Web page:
CONAN: And who decides this shipment goes to Memphis, that one to Seattle?

Mr. STEIN: Yeah, the way that works is that each state gets allocated a certain amount of vaccine based on a population, and then each state puts in its order to the CDC and says yes, we'll take 10 million doses, please ship it out, and then they designate certain sites around the state where the vaccine should be shipped to. And that's actually one of the complications here is that it's - these decisions are fundamentally being made on a local basis so that in some places, where the - you know, where everywhere the vaccine is short, so they have to make priority groups.

In some places, they're vaccinated health care workers first. Other places, they're putting kids or pregnant women at the top of the line, and so, you know, it's hard to know where you are, whether you're going to be first in line or whether somebody else is going to be first in line. That's contributed to some of the confusion and frustration and confusion out there.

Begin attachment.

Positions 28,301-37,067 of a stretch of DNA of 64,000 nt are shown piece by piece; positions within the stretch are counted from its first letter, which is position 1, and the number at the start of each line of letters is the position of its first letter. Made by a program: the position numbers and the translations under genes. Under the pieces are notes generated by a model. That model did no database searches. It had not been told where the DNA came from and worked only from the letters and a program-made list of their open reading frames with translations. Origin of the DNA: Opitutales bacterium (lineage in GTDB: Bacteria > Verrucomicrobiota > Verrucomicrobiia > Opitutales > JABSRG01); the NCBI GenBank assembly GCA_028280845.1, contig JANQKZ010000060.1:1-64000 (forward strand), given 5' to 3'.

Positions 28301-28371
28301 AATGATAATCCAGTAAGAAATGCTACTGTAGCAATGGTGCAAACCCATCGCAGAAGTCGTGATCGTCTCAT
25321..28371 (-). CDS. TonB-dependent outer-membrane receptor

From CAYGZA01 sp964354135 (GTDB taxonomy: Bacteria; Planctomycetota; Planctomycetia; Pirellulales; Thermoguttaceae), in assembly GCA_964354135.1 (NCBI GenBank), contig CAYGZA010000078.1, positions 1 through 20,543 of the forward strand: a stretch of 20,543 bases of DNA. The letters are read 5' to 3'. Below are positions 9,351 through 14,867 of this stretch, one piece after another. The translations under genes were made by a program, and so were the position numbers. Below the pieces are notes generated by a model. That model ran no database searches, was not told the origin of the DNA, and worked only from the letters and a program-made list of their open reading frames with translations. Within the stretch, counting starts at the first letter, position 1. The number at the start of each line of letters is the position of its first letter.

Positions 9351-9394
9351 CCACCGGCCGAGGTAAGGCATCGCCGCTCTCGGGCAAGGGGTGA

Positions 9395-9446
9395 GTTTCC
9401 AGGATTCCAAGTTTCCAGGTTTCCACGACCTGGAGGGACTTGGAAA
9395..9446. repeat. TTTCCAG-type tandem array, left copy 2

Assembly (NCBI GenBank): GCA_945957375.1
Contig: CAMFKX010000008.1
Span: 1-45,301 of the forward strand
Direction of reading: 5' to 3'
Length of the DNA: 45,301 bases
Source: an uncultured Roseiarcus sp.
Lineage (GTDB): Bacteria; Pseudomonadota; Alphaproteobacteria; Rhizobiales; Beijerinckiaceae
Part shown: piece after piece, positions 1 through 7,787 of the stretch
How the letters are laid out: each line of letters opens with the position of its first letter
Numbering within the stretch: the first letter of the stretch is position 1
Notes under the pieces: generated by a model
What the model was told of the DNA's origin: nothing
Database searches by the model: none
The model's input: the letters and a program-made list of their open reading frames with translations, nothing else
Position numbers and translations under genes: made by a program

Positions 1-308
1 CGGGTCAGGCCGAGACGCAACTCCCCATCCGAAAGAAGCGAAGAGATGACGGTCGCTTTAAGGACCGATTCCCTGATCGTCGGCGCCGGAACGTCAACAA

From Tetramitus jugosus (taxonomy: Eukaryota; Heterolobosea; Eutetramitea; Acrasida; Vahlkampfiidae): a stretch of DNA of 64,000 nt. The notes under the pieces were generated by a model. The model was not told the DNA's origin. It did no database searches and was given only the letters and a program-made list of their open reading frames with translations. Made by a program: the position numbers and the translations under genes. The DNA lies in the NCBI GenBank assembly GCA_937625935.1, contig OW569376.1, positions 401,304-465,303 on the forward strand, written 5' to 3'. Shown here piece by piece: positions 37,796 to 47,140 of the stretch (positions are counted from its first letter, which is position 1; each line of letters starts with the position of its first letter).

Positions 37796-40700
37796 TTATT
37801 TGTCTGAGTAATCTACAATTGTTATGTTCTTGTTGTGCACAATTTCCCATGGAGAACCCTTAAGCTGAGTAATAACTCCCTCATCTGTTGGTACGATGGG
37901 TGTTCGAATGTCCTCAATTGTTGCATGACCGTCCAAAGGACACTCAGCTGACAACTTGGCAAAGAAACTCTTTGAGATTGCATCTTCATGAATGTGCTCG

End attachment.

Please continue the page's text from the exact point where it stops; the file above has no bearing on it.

CONAN: Well, we want to know what's going on where you live. Give us a call, 800-989-8255. Zap us an email, talk@npr.org. You can also join the program via our Web site. Go to npr.org. Click on TALK OF THE NATION.

And Rob Stein, there are conflicting messages here. At the same time people are worried about the high, you know, widespread in 46 states sounds pretty scary. Nevertheless, they're also saying well, the good news is it's pretty mild.

Mr. STEIN: Yes, and it is pretty mild. For most people, this flu is pretty much like, you know, any old flu you get any old year. You know, you're pretty miserable for a few days, but then you get over it, you're fine, and you don't even need to see a doctor. The difference here is that the groups that are being affected is very different.

Most years, the people who get the sickest and are most likely to end up in a hospital or even dying tend to be older people, elderly people who are maybe in the hospital already because they're already sick from something else. This year, those people are pretty much being spared, and it's younger people that are being affected: children, young adults and sometimes young, healthy adults who really are otherwise fine - and that's what has gotten people concerned.